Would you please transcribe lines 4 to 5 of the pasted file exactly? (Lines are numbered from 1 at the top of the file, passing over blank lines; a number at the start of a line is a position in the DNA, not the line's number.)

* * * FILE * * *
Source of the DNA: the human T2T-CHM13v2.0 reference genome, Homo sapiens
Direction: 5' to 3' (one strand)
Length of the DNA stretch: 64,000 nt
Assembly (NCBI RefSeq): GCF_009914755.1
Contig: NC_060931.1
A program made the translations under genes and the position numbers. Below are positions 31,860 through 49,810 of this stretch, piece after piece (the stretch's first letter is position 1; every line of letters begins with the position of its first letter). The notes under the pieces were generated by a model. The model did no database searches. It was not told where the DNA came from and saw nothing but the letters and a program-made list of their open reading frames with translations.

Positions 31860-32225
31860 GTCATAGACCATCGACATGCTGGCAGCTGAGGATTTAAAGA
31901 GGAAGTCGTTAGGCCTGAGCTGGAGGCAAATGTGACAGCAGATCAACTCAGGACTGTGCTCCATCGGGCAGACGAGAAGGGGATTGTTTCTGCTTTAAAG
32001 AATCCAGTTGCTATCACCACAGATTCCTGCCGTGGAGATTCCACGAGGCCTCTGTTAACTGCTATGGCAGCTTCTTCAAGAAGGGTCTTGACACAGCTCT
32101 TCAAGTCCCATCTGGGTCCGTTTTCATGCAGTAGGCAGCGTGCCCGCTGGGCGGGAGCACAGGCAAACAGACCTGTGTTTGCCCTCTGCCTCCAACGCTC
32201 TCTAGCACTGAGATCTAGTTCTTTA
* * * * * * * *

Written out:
Assembly (NCBI RefSeq): GCF_009914755.1
Contig: NC_060931.1